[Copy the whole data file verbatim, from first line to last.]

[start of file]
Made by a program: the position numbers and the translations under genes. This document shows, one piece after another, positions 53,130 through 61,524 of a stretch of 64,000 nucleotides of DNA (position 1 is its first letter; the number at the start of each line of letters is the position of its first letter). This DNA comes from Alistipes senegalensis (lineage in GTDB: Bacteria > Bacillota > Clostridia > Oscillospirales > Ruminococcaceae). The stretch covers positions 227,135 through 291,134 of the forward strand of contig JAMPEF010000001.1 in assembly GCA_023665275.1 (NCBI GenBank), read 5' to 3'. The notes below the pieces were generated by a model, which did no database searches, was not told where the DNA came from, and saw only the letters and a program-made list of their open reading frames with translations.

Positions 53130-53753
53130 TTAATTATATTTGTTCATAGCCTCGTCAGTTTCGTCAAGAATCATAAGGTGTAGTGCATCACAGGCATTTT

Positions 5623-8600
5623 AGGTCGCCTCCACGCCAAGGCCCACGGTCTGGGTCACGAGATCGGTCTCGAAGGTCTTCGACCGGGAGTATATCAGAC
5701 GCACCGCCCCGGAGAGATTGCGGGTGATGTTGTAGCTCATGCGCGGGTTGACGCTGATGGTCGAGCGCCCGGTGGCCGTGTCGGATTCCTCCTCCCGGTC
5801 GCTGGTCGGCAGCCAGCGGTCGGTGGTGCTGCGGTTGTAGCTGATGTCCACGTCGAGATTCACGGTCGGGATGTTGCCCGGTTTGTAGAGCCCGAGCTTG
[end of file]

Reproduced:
Made by a program: the position numbers and the translations under genes. This document shows, one piece after another, positions 53,130 through 61,524 of a stretch of 64,000 nucleotides of DNA (position 1 is its first letter; the number at the start of each line of letters is the position of its first letter). This DNA comes from Alistipes senegalensis (lineage in GTDB: Bacteria > Bacillota > Clostridia > Oscillospirales > Ruminococcaceae). The stretch covers positions 227,135 through 291,134 of the forward strand of contig JAMPEF010000001.1 in assembly GCA_023665275.1 (NCBI GenBank), read 5' to 3'. The notes below the pieces were generated by a model, which did no database searches, was not told where the DNA came from, and saw only the letters and a program-made list of their open reading frames with translations.

Positions 53130-53753
53130 TTAATTATATTTGTTCATAGCCTCGTCAGTTTCGTCAAGAATCATAAGGTGTAGTGCATCACAGGCATTTT

Positions 5623-8600
5623 AGGTCGCCTCCACGCCAAGGCCCACGGTCTGGGTCACGAGATCGGTCTCGAAGGTCTTCGACCGGGAGTATATCAGAC
5701 GCACCGCCCCGGAGAGATTGCGGGTGATGTTGTAGCTCATGCGCGGGTTGACGCTGATGGTCGAGCGCCCGGTGGCCGTGTCGGATTCCTCCTCCCGGTC
5801 GCTGGTCGGCAGCCAGCGGTCGGTGGTGCTGCGGTTGTAGCTGATGTCCACGTCGAGATTCACGGTCGGGATGTTGCCCGGTTTGTAGAGCCCGAGCTTG